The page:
“As the law really protects the employer for those 2 years, wouldn't it be much nicer and make your new employee feel valued if you said, ‘we have faith in you so we’re forgoing any probation period. However, we will have a few meetings over the next 6 months to discuss how you’re getting on and see if we you need any support or if we can support you further’. Think how that employee would feel.

“Just my own personal thoughts on this!” – Stephen Hone, Head of Law at Sandwell College

Probation periods just need a rebrand

Probation periods just need a rebrand

The majority of responses agreed with probation periods on the whole, but thought they needed somewhat of a rebrand, as in their current state these periods can make employees feel vulnerable:

“Settling in periods”



“My clients have settling in periods, rather than probationary periods. Monthly catch-ups scheduled to check all is going well and if any additional support is needed. Very useful if used properly.”

Julie Grabham, JG HR Solutions


“Hanging over the employee’s head”

Tom-Stenner-Evans“I agree with the concept of a probationary period, but not the terminology. It feels like something hanging over the employee’s head.

“That being said, employers should be able to have a period during which they can assess suitability for a role, particularly for senior positions that bring with them longer notice periods.

"If a small business takes on an expensive Sales Executive, it would be a disaster to have to pay an expensive 3 month notice period if it became quickly apparent that that Exec wasn’t right for the job.”

Tom Stenner-Stevens, Partner at Thrive Law

“So one-sided”

Kate-Marchant-400“In my opinion, probation periods need a complete rebrand and shake up. The word probation sounds so one-sided and very much give the message, ‘it’s up to you NEWBIE to prove yourself or you're out!’

“Things have changed in the world of work and it’s very much a candidate’s market at the moment. So, while I agree that the probation period is a useful and under-utilised tool, it needs to be revamped so that it’s much more of a two way process, with the emphasis on settling the new employee into the business.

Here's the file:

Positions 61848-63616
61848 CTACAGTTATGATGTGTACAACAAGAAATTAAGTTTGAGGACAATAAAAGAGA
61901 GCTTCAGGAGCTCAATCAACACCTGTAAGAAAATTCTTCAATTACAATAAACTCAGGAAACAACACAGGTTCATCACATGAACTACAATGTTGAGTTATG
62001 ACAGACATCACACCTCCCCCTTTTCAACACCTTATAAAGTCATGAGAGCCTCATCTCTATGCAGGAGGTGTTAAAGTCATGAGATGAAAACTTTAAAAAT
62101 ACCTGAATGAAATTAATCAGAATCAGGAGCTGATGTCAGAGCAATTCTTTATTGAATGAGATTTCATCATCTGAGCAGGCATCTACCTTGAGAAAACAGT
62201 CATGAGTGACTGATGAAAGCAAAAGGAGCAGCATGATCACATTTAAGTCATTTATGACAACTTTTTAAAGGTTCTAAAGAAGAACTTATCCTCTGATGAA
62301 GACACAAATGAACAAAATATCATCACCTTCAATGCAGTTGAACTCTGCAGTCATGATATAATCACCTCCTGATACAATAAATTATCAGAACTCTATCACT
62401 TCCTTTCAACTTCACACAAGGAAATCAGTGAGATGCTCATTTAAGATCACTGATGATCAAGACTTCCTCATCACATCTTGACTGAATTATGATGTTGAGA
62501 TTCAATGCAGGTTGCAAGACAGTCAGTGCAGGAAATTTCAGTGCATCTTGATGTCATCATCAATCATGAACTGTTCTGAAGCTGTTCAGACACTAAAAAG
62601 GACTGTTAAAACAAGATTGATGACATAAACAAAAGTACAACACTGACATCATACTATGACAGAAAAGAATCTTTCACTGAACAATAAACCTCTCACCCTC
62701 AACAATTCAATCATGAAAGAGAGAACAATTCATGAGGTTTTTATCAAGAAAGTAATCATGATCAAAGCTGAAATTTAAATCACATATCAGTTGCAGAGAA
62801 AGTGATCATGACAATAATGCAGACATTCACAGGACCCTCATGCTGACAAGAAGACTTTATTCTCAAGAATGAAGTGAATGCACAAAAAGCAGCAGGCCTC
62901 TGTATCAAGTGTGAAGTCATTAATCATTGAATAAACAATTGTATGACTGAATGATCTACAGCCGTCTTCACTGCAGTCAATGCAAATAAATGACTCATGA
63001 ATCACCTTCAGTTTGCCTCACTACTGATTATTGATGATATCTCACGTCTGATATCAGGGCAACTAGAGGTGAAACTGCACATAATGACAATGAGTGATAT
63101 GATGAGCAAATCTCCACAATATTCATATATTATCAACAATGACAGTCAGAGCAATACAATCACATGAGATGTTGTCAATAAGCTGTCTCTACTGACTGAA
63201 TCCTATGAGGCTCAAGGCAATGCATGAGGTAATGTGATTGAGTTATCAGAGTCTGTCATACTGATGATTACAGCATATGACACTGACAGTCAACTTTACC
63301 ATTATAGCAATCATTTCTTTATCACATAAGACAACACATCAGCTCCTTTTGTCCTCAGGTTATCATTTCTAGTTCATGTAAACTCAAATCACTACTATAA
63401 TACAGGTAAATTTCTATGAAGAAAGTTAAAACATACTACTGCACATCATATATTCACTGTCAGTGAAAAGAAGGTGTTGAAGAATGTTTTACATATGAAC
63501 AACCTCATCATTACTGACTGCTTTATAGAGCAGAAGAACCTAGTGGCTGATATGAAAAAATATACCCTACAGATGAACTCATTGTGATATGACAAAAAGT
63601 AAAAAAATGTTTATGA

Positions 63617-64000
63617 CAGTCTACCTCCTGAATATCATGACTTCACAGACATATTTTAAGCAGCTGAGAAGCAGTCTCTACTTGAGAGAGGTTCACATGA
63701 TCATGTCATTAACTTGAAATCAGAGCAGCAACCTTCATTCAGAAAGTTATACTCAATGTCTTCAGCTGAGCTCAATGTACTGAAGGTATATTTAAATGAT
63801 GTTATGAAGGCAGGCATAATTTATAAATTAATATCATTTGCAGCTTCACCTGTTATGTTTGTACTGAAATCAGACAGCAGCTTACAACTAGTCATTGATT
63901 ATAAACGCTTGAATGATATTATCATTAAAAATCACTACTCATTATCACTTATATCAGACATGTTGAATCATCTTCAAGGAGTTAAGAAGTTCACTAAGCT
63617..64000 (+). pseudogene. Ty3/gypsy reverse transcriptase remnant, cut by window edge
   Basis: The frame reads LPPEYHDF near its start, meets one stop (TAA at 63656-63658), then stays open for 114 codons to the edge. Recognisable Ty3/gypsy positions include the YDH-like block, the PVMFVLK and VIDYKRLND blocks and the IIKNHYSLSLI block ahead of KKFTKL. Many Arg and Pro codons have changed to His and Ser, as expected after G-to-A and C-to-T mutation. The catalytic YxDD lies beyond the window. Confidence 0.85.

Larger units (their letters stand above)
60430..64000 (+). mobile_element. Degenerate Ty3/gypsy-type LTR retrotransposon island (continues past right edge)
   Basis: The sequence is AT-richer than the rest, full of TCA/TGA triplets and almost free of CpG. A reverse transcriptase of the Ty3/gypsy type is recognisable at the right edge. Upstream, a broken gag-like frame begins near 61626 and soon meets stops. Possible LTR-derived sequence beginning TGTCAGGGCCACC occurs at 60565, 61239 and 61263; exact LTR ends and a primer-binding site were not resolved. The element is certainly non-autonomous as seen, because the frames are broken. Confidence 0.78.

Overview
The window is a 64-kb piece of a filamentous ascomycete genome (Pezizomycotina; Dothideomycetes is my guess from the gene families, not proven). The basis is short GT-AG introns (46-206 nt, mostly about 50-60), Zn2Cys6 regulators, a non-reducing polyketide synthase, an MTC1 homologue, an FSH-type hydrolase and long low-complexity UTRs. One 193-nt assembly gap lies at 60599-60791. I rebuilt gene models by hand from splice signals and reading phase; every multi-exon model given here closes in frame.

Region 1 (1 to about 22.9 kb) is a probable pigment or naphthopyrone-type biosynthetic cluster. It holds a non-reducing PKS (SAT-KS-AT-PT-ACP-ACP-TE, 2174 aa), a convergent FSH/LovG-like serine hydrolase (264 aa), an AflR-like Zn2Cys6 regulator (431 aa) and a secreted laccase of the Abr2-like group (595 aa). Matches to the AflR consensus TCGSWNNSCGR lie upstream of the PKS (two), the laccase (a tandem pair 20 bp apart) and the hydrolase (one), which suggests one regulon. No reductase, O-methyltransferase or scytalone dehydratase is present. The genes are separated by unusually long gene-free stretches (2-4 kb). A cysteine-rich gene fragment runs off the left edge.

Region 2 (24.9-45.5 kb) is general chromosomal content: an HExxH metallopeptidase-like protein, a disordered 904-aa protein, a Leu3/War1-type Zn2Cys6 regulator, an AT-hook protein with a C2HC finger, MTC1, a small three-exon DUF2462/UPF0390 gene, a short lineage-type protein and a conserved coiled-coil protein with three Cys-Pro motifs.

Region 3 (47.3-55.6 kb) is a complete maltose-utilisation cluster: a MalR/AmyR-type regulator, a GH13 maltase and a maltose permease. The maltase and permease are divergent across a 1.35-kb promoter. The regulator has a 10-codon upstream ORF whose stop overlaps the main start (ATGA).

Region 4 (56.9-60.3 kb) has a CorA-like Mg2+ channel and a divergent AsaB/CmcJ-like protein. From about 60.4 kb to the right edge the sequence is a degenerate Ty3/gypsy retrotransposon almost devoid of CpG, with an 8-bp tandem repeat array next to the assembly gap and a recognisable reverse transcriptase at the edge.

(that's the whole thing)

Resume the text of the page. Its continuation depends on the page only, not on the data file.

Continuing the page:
“It’s about really making sure they have all the right tools to do the job, maybe having a buddy or mentor, regular catch ups with their manager, a thorough understanding and explanation of the job role, team welcome events, and more besides.

“I’d capture it under the heading of the 'settling in period', 'getting to know each other phase' or 'the honeymoon period' – anything that makes them feel really welcome. Hell, throw in some gifts and by no means least (a favourite of mine) an acronym handbook! Some places have so many acronyms it takes an absolute age to remember them all; a simple booklet explaining them all would go a long way, make life easier and save so much time.”

Kate Marchant, Running HR Ltd

Should they stay or should they go?

Is it time for probation periods to hear the death knell or will they have a long life yet? Feel free to share your thoughts with us on Twitter or LinkedIn.

Managing probation periods with HR software

Managing probation periods with HR software

For employers who do use probationary periods or similar, you can easily set these up and amend them using our HR software system specifically built for SMEs, myhrtoolkit.

You can set up notifications to ensure that your probationary process is being followed and those important reviews and catch-ups aren’t being missed. It’s also easy to create reports on probationary periods and see which have expired, helping you keep on top of it all. It’s a win-win for SMEs and employees, as everything is fair and consistent.

Read more from our blog

How to dismiss an employee on probation

How to handle an employee grievance procedure

Picture of Camille Brouard

Written by Camille Brouard

Camille is a Senior Marketing Executive for myhrtoolkit who writes on topics including HR technology, workplace culture, leave management, diversity, and mental health at work.